Origen had a very strong influence on Christian thought in his time and after. Another example is the influence he had on Palladius of Helenopolis (368-431), author of the hagiographic collection called Historia Lausiaca (because it was addressed to a certain Lauso). This book was quite important because it is an account of monastic life of that time and is a very good source of information. As said before, our Palladius was an admirer of Origen, and was not alone in this. We have seen, however, that certain doctrines of Origen were not orthodox.
His Lausiac History is formed from portraits of people distinguished for their holiness of life. Let us see some examples. Here is talking about holy women: “It is necessary also to mention in my book certain women with manly qualities, to whom God apportioned labors equal to those of men, lest any should pretend that women are too feeble to practise virtue perfectly. Now I have seen many such and met many distinguished virgins and widows.
Among them was the Roman lady Paula, mother of Toxotius, a woman of great distinction in the spiritual life. She was hindered by a certain Jerome from Dalmatia. For though she was able to surpass all, having great abilities, he hindered her by his jealousy, having induced her to serve his own plan. She has a daughter now living an ascetic life at Bethlehem, Eustochium by name. I have never met her, but she is said to be very chaste, and she has a convent of fifty virgins; I knew also Veneria, wife of Vallovicus the count, who gallantly distributed her camel’s burden and was delivered from the wounds which property inflicts. And Theodora the wife of the tribune, who reached such a depth of poverty that she became a recipient of alms and finally died in the monastery of Hesychas near the sea. I knew a lady named Hosia, in every respect most venerable; and her sister Adolia, who lived in a way not indeed comparable to her, but proportionately to her own capacity. I knew also Basianilla, the wife of Candidianus the general, who practised virtue ardently and scrupulously, and is still even now strenuously engaged in contests. Also the virgin Photina, venerable in the extreme, daughter of Theoctistus the priest near Laodicea. Again, I met in Antioch a most venerable lady who conversed familiarly with God, the deaconess Sabaniana, aunt of John the bishop of Constantinople. And I saw also in Rome the beautiful Asella, the virgin who had grown old in the monastery, a very gentle lady and a supporter of convents. There also I saw men and women recently instructed. I saw also Avita, who was worthy of God, with her husband Apronianus and their daughter Eunomia, all so desirous to please God that they were publicly converted to the life of virtue and continence, and were held worthy on this account to fall asleep in Christ freed from all sin, having become possessed of knowledge and leaving their life in good remembrance.” The “certain Jerome from Dalmatia” was of course Saint Jerome, and Eustochium was the woman to him he sent a famous letter on virginity.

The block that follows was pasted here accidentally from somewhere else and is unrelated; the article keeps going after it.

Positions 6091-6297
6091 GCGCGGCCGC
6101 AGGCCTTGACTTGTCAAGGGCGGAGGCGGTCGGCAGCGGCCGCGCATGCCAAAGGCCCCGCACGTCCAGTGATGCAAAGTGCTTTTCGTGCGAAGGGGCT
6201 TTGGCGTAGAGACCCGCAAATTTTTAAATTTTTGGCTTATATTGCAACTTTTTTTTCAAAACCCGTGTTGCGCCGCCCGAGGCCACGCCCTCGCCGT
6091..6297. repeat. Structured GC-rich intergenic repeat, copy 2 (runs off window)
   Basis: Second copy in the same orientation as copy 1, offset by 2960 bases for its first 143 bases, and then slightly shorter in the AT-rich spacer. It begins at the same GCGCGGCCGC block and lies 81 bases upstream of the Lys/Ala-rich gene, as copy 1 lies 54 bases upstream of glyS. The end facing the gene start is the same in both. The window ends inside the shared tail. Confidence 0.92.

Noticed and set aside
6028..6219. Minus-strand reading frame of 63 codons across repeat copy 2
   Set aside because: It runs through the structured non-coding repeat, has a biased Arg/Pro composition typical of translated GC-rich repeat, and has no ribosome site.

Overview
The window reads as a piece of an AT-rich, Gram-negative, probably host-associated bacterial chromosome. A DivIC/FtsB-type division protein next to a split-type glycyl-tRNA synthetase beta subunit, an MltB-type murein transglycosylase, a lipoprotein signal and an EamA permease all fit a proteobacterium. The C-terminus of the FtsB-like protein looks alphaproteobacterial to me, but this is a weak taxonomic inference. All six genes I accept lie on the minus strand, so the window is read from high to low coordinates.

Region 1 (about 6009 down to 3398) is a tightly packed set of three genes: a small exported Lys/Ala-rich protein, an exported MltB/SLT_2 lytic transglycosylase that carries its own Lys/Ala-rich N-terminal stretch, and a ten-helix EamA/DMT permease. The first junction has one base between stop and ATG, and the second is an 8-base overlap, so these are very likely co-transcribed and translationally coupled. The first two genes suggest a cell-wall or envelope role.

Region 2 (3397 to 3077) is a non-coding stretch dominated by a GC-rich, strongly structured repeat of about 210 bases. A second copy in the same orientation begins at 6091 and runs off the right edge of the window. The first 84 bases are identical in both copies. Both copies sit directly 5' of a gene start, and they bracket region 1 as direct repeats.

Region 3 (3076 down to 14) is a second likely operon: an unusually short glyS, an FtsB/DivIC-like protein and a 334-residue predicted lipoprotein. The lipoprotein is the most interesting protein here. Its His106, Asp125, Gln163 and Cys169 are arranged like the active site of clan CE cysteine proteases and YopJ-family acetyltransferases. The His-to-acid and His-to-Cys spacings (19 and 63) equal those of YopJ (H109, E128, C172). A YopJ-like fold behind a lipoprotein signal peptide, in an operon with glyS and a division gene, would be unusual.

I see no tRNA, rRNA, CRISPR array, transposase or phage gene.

He wrote also about Hippolytus and a story he found in one of his books: “In another very old book inscribed with the name of Hippolytus, a disciple of the apostles, I found this story. There lived in the city of Corinth a high-born and most beautiful virgin who was practising asceticism with a view to (a vow of) virginity. As the time for it approached, they denounced her to the pagan who was the magistrate then, at the time of the persecutors, that is, as one who blasphemed both the times and the emperors and spoke ill of the idols. At the same time also those who traffic in such things were praising her beauty. So the magistrate, being erotic, received the denunciation gladly, like a horse pricking up his ears. And when after setting every device into operation he failed to persuade the woman, then, furious with her, he did not hand her over to punishment or torture, but put her in a brothel and commanded the man who kept the women: ‘Take her, and pay me three pieces of money a day as her hire.’ But he, to earn the requisite sum, intended to hand her over to all comers. So when those who hunt women in this way like so many hawks knew of it they visited this perdition-shop, and paying the tariff talked to her the language of seduction. But she besought them with entreaties, saying: ‘I have a sore which is offensive, and I fear that you will hate me; give me a few days and you will get the chance of having me for nothing.’ So she besought God with petitions in those days. Wherefore also God beholding her chastity inspired a certain young man in the employ of the magister officiorum, fair in character and appearance, with a burning zeal for martyrdom. And having gone off with all outward appearance of lust he came late at night to the keeper of the women and gave him five coins and said to him: ‘Allow me to spend this night with her.’ So he went in to the private chamber and said to her: ‘Get up, save yourself.’ And he made her take off her clothes and put his own on her, both the vests and cloak and all his masculine apparel, and said to her: ‘Veil yourself with the ends of the cloak and go out.’ And so she sealed herself (with the holy sign) and went out and was preserved uncorrupted and undefiled. Next day, therefore, the deed was known. The young official was arrested and thrown to the wild beasts, in order that by him the demon might be put to shame, in that he became a martyr in two senses, both for his own sake and for the sake of that blessed one.”
This collection of life of monks and saints is certainly worthy of being rediscovered to meditate on the good deeds of our fathers and mothers in faith.